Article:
Product Information of The Wild Wild West The Complete Series DVD
Actors: Robert Conrad, Ross Martin, Michael Dunn, Roy Engel, Douglas Henderson
Genres: Action & Adventure, Westerns, Comedy, Drama, Science Fiction & Fantasy, Television, Mystery & Suspense
Sub-Genres: Action & Adventure, Westerns, Comedy, Drama, Science Fiction & Fantasy, Comedy, Drama, Science Fiction, Mystery & Suspense
Format: DVD - Color,Full Screen
Screens: Color,Full Screen
Number of Discs: 26
Summary of The Wild Wild West The Complete Series DVD
The Wild Wild West told the story of two Secret Service agents: the fearless and handsome James T. West (played by Robert Conrad), and Artemus Gordon (played by Ross Martin), a brilliant gadgeteer and master of disguise. Their unending mission was to protect President Ulysses S. Grant and the United States from all manner of dangerous threats. The agents traveled in luxury aboard their own train, the Wanderer, equipped with everything from a stable car to a laboratory. James West had served as an intelligence and cavalry officer in the US Civil War; his "cover," at least in the pilot episode, is that he is "a dandy, a high-roller from the East." Thereafter, however, there is no pretense, and his reputation as the foremost Secret Service agent often precedes him. According to the TV movies, West retires from the Service by 1880 and lives on a ranch in Mexico. Gordon, who was a captain in the Civil War, had also been in show business. When he retires in 1880 he returns to performing as the head of a Shakespeare traveling players troupe.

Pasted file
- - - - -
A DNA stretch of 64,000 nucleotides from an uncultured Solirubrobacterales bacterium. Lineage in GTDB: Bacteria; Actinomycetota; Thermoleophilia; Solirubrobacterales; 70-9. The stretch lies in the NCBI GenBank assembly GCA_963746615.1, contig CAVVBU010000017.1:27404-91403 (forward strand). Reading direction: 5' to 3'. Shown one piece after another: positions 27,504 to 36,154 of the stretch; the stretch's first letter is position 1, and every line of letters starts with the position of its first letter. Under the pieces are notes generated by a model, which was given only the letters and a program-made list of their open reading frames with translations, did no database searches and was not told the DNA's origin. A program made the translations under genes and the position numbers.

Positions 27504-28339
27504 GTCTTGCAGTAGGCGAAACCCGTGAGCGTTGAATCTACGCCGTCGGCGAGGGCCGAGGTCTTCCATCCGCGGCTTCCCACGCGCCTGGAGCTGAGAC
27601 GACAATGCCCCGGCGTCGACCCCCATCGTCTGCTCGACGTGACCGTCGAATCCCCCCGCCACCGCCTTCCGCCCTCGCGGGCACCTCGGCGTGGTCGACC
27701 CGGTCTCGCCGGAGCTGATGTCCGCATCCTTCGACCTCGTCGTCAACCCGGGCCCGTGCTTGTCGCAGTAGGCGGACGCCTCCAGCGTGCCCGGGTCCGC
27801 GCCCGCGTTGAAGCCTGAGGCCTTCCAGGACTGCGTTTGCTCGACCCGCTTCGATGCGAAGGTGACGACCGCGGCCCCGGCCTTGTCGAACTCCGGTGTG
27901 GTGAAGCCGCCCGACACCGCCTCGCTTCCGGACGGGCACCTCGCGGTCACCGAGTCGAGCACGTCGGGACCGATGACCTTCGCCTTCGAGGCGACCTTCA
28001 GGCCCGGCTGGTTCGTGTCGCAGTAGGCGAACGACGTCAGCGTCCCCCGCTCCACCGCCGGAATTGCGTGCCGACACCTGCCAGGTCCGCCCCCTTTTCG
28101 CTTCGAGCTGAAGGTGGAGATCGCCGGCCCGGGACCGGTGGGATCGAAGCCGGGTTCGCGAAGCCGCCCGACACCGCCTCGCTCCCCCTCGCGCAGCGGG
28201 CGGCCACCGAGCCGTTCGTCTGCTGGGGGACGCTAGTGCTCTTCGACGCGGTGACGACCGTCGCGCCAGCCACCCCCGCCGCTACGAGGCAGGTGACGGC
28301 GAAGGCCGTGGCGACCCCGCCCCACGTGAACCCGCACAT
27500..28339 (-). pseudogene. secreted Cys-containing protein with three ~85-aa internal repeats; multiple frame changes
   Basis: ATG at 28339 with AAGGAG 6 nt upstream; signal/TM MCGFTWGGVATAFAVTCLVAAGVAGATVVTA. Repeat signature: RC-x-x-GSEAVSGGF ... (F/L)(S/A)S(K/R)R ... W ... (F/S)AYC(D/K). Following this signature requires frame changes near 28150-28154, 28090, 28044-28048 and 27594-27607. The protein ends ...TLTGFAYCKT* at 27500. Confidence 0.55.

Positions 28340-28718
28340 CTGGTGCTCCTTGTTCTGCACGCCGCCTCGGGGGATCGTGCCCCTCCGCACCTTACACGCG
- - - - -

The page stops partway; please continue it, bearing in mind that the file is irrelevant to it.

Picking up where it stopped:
The show incorporated classic Western elements with an espionage thriller, science fiction/alternate history ideas (in a similar vein to steampunk), in one case horror ("The Night of the Man Eating House") and plenty of humor. In the tradition of James Bond, there were always beautiful women, clever gadgets, and delusional arch-enemies with half-insane plots to take over the country or the world.
The title of each episode begins with "The Night" (except for the first-season episode "Night of the Casual Killer", which omitted the definite article "The"). This followed other idiosyncratic naming conventions established by shows like Rawhide, where each episode title began with "Incident at" or "Incident of," and The Man from U.N.C.L.E., where episodes were titled "The (Blank) Affair."